Caching In WPF

In this article, you will learn about caching in WPF.

Caching is one of the fundamental things that a developer should consider while developing large scale applications.

In this article, I have implemented a simple caching application that keeps track of the file changes on the hard disk and shows in a TextBlock (WPF application).

You can find the detailed references and methods on this link.

.NET framework provides an abstract class named ObjectCache class and Memory cache class (which is a concrete implementation of the ObjectCache class). I have used MemoryCache class to instantiate the ObjectCache reference and deal with the file data.

Take a look at the below example. I have TextBlock and a button. Aim is to read cache data and show it in the TextBlock.


Below is the code that I have implemented on Reload button click event.

As ObjectCache is an abstract class, you can do something like the following.

  1. ObjectCache cache = MemoryCache.Default;  
Basically, you can store the data into cache by providing name value pair. For example, to store the name in cache, you can use the above cache reference and do as:
  1. cache.Set(“name”, actual name, expiration policy)  
Note that saving or editing the null values using MemoryCache class will fail.

The third parameter is the driver for the cache which instructs CLR to remove/invalidate cache content after a certain period of time. The below code expires the cache content after 10 seconds. You can set the cache policy as:
  1. CacheItemPolicy policy = new CacheItemPolicy();  
  2. policy.AbsoluteExpiration = DateTimeOffset.Now.AddSeconds(10.0);  
The next step is to read from the cache if there is any content.
  1. string fcontent = cache["filecontent"as string;  
Now, when we start the application for the first time, there won’t be any cached content for our application. Hence, you can read the file content as below:
  1. String fcontent = File.ReadAllText(@"Your File path\test.txt")  
Once we have the content, you can set the cache content as:
  1. cache.Set("filecontent", fcontent, policy);  
Altogether, it looks like this:
  1. private void btnReloadCache_Click(object sender, RoutedEventArgs e) {  
  2.     ObjectCache cache = MemoryCache.Default;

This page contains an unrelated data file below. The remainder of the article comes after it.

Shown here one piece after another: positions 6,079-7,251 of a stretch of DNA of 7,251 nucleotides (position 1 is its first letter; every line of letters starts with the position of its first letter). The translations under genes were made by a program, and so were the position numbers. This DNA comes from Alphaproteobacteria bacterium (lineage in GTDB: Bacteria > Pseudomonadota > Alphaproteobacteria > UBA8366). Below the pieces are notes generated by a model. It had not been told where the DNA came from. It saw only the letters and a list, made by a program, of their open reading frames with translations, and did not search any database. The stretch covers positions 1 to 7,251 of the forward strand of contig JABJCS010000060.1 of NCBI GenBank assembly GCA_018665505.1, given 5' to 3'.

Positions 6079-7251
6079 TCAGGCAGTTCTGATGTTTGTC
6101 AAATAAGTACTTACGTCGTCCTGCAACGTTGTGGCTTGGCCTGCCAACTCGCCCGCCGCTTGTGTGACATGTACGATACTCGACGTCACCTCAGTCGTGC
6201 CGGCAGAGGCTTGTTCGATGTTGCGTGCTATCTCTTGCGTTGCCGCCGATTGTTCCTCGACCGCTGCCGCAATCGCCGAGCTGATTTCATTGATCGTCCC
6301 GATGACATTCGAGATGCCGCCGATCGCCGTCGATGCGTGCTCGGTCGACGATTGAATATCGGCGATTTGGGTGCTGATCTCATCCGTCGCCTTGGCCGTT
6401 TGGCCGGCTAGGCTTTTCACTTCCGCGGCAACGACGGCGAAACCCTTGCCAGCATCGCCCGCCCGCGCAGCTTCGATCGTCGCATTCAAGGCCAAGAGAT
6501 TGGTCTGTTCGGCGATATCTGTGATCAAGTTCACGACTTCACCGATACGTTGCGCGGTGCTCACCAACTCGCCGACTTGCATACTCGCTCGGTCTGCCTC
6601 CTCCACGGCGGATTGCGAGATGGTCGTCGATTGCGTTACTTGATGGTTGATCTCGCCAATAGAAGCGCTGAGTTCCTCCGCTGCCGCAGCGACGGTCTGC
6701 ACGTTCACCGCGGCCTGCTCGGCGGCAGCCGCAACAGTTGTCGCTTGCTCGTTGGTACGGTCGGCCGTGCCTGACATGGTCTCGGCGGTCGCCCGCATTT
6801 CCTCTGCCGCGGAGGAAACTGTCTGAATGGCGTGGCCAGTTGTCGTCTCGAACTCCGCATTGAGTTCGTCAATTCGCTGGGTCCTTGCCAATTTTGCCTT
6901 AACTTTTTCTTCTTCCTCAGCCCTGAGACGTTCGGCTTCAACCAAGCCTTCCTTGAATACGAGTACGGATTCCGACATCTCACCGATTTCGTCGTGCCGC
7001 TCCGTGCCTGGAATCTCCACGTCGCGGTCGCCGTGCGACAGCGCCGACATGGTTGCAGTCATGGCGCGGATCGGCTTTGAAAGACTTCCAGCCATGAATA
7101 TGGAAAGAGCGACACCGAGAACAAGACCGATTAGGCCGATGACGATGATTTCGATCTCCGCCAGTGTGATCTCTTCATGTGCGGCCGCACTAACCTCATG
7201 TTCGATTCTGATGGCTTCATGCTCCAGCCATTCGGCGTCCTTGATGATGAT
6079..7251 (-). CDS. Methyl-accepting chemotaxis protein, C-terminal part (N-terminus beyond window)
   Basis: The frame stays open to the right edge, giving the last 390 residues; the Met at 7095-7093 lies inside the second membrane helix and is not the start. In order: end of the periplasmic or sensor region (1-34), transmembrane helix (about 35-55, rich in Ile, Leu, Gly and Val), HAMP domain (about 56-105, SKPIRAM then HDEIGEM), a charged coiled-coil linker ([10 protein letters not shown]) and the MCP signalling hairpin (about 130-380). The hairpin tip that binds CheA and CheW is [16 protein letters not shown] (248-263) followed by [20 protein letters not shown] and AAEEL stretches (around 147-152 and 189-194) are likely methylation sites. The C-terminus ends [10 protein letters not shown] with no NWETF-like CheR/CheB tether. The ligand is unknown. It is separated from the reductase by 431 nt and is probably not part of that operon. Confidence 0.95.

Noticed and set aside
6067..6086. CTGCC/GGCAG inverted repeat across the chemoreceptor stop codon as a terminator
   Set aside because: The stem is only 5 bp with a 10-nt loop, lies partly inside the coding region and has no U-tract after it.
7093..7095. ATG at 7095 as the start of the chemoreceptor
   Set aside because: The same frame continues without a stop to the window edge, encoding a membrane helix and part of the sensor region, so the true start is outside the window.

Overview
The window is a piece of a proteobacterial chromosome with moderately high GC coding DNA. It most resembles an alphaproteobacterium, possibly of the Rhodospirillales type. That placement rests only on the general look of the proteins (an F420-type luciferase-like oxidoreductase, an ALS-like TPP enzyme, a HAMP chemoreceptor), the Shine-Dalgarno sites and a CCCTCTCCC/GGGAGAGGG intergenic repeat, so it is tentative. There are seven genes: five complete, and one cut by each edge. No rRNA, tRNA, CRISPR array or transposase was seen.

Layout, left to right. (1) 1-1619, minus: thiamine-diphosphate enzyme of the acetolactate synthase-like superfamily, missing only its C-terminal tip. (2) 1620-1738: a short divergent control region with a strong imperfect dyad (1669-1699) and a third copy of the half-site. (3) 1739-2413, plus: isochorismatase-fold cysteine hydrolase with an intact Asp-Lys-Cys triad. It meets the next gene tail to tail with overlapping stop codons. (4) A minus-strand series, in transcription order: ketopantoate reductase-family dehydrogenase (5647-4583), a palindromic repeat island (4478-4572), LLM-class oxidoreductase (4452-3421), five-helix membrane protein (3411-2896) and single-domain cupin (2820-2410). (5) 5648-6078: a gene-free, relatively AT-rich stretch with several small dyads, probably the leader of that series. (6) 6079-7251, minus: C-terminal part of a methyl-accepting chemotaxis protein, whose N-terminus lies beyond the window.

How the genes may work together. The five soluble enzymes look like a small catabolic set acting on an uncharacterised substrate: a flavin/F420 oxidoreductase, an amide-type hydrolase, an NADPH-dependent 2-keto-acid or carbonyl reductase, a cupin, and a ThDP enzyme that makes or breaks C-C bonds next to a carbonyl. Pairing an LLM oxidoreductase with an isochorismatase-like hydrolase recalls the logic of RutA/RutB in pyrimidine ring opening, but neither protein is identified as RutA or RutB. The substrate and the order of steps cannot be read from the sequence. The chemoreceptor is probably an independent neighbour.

3.     //try reading the cache content first. if null then make an entry  
  4.     string fcontent = cache["filecontent"as string;  
  5.     if (string.IsNullOrEmpty(fcontent)) {  
  6.         //create an item policy for   
  7.         CacheItemPolicy policy = new CacheItemPolicy();  
  8.         policy.AbsoluteExpiration = DateTimeOffset.Now.AddSeconds(10.0);  
  9.         List < string > filepath = new List < string > ();  
  10.         filepath.Add(@ "D:\Other\test.txt");  
  11.         policy.ChangeMonitors.Add(new HostFileChangeMonitor(filepath));  
  12.         fcontent = File.ReadAllText(@ "Your File path \test.txt") + "\n" + DateTime.Now;  
  13.         //adding items to cache with expiration policy and the object value  
  14.         cache.Set("filecontent", fcontent, policy);  
  15.     }  
  16.     textBlock.Text = fcontent;  
  17. }  
You should have a question like what is the deal with the list of strings and what is HostFileChangeMonitor. Well, .NET framework provides this class to monitor the file changes. The constructor of HostFileChangeMonitor accepts the list of paths and keeps track of folders or files. If there is any change in the file content, it notifies the cache and makes system to read that file again. Basically, I have created this monitor object, attached it to the cache expiration policy, and bound that policy to the cache object. So, when you run the application, you should see output similar to the following. Click on Reload button and it should load the content of the file to TextBlock.

Content of Text File

Content of Text File

Content of Text File

Now, this is something interesting.

Don’t close the application. Go to your test.txt file, change the text in that file, and save the content.
Now, go back to running the application and hit Reload button. This time, you would see that the content of the TextBlock got updated even though we didn’t close the application. It became possible because of HostFileChangeMonitor. Note the DateTime stamp to identify the latest results from cache.

Content of Text File

Content of Text File

The moment you go for saving the text file, HostFileChangeMonitor notifies the cache (invalidates the cache content) and make it read the same file content again. That’s how you can achieve the caching in WPF application.

Feel free to make suggestions/ask questions.